BC’s Secretary of State for Mental Health and Addiction was in Vernon, BC on Monday to announce new services for youthExtensions of existing services and additional staff.
The announcement comes after a particularly brutal year for drug deaths in the Okanagan.
In 2021, 73 people died in Kelowna alone. The last time many people in the city succumbed to drug poisoning was in 2017.
42 people died in Vernon last year. That’s the most illegal drug deaths in the northern Okanagan community since the drug overdose crisis began.
While announcing new services, Secretary Sheila Malcolmson also raised questions about services Vernon and the Okanagan still need to address the drug poisoning crisis.
The area does not yet have the same access to mandatory safe care as the coast.
“Prescribed safe care is available in the Okanagan through the health departments … but it’s a very fair point to say there’s more available in the federally funded ones SAFE clinics formed in Victoria and Vancouver, Malcolmson said.
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Malcolmson said the province is investing in expanding safe care, but it will take time.
“It’s work that’s ongoing and we wish it could go faster, but … we’re building a new treatment element that doesn’t exist anywhere else in Canada, and we’re doing it through the health authorities, who are also responding to two emergencies in the Struggling in the public health sector and under so much pressure,” the minister said.
The minister has not committed himself to a concrete timetable for the expansion of safe supply.
“I don’t want to give anyone false hope as to how quickly the full range of all prescribed materials will be available and how many precise access points there are, but I do want people to know that we’ve heard, both from drug users and from doctors that people want more access points and more types of secure coverage,” Malcolmson said.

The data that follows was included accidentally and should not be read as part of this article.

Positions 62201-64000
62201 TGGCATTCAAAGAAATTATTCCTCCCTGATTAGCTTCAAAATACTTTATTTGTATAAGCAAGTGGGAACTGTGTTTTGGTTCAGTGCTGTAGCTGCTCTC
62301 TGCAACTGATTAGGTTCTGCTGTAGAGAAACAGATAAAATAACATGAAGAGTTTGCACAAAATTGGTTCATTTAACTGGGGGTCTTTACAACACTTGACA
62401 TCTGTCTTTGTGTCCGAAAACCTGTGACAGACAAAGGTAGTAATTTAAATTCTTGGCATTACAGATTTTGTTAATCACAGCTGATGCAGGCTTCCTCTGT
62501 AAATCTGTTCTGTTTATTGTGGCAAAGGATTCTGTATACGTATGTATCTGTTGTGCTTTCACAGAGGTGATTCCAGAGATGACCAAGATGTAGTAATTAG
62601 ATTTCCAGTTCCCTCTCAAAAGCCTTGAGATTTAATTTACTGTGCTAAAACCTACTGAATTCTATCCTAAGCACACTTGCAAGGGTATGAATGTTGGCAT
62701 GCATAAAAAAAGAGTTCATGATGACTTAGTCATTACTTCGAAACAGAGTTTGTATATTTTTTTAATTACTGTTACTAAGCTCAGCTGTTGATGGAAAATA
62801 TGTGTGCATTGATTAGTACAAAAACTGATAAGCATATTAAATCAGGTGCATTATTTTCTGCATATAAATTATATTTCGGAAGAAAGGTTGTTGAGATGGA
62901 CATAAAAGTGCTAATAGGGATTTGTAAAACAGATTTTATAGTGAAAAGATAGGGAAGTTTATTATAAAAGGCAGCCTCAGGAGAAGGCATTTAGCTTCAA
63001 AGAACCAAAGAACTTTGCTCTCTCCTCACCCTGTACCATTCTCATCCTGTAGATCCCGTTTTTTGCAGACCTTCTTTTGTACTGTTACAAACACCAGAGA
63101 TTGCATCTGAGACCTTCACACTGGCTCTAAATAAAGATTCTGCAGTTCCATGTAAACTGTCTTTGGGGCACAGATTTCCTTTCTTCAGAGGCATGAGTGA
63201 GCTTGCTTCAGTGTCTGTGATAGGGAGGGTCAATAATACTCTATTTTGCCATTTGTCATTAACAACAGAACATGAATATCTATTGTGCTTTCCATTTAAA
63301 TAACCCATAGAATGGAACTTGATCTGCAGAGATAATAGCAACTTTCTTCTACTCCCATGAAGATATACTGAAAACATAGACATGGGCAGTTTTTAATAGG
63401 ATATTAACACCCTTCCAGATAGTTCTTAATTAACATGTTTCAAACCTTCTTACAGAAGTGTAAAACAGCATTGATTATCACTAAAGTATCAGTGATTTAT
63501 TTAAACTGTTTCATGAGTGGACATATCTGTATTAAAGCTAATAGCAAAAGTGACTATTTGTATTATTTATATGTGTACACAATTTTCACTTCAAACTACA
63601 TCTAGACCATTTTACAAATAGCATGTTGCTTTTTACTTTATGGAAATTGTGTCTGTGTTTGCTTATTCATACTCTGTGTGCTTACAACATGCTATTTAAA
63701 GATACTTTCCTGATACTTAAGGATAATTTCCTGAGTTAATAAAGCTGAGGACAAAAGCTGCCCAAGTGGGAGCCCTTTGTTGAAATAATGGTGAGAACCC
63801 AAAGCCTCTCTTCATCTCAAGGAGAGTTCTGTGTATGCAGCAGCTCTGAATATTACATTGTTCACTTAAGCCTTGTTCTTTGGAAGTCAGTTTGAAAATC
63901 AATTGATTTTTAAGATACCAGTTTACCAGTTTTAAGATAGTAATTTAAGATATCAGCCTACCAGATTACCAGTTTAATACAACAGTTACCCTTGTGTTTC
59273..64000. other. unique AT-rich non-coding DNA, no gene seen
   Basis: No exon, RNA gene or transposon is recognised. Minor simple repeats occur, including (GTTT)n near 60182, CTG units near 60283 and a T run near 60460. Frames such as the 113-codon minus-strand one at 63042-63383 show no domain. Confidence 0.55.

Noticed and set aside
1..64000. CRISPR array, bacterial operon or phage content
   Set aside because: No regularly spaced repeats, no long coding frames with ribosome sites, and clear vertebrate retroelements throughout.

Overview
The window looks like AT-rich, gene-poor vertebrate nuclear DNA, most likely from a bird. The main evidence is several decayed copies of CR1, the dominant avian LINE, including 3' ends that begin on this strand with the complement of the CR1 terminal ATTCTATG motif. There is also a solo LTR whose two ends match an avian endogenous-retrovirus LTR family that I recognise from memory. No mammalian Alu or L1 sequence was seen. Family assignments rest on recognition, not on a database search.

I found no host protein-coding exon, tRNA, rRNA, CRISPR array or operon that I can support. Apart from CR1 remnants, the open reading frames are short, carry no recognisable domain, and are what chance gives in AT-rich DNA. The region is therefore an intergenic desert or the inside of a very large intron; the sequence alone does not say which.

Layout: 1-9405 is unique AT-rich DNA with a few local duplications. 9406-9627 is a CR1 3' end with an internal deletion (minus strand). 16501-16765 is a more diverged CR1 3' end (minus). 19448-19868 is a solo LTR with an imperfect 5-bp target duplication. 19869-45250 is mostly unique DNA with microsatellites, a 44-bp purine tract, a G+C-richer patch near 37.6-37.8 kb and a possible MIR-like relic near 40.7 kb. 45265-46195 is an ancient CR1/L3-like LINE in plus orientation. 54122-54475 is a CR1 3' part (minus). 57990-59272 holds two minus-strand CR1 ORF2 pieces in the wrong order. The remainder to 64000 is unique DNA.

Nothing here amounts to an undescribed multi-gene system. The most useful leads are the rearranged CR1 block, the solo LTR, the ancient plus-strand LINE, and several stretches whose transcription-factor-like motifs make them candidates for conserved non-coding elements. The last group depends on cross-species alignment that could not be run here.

For those looking for alternatives to toxic drug supplies, Malcolmson’s announcement Monday included news that a nurse working at Interior Health’s downtown center for mental health and substance use will now be able to “more Prescribing options for drug-assisted treatment of opioid use disorders.”
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Earlier this month, a panel of experts from the BC Coroners Service Precisely secure supply as an important means of combating the drug poisoning crisis.
Malcolmson was also asked about the lack of a publicly funded detox facility in Vernon other than the hospital. a gap that could make it difficult for some to access treatment.
“Some of the programs announced today involve outpatient treatment, in some cases more of a home care approach, and bed-based treatment and bed-based detoxification is not always the first route,” Malcolmson said.
“Nonetheless, you can expect to see further expansion in detoxification over the three years of our budget plan. We know it is necessary. We know the need is great. We inherited the failure to have these systems at the time this duel public health emergency occurred. We are working on building this system.
– with files from Amy Judd
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https://globalnews.ca/news/8682930/detox-safe-supply-vernon/ Minister answers questions about detoxification and safe care during visit to Vernon – Okanagan